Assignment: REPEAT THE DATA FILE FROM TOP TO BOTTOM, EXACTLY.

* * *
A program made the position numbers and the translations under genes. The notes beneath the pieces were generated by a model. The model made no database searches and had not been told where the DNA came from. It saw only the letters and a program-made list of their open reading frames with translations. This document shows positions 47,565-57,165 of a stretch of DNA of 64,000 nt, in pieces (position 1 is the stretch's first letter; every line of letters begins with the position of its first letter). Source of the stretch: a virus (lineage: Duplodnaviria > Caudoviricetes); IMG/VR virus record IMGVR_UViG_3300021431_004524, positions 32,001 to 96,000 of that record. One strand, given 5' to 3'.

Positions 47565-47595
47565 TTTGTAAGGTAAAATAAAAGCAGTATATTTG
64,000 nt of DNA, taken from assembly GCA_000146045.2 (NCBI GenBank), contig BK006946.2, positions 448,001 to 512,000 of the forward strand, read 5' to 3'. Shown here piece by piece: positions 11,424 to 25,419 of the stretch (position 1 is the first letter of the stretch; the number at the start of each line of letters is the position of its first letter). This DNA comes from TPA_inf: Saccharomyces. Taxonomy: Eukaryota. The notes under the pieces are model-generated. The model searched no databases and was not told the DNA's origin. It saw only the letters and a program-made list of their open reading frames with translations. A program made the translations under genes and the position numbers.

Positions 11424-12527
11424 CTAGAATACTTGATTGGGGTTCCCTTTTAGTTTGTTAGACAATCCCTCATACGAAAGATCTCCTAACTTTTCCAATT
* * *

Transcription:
A program made the position numbers and the translations under genes. The notes beneath the pieces were generated by a model. The model made no database searches and had not been told where the DNA came from. It saw only the letters and a program-made list of their open reading frames with translations. This document shows positions 47,565-57,165 of a stretch of DNA of 64,000 nt, in pieces (position 1 is the stretch's first letter; every line of letters begins with the position of its first letter). Source of the stretch: a virus (lineage: Duplodnaviria > Caudoviricetes); IMG/VR virus record IMGVR_UViG_3300021431_004524, positions 32,001 to 96,000 of that record. One strand, given 5' to 3'.

Positions 47565-47595
47565 TTTGTAAGGTAAAATAAAAGCAGTATATTTG
64,000 nt of DNA, taken from assembly GCA_000146045.2 (NCBI GenBank), contig BK006946.2, positions 448,001 to 512,000 of the forward strand, read 5' to 3'. Shown here piece by piece: positions 11,424 to 25,419 of the stretch (position 1 is the first letter of the stretch; the number at the start of each line of letters is the position of its first letter). This DNA comes from TPA_inf: Saccharomyces. Taxonomy: Eukaryota. The notes under the pieces are model-generated. The model searched no databases and was not told the DNA's origin. It saw only the letters and a program-made list of their open reading frames with translations. A program made the translations under genes and the position numbers.

Positions 11424-12527
11424 CTAGAATACTTGATTGGGGTTCCCTTTTAGTTTGTTAGACAATCCCTCATACGAAAGATCTCCTAACTTTTCCAATT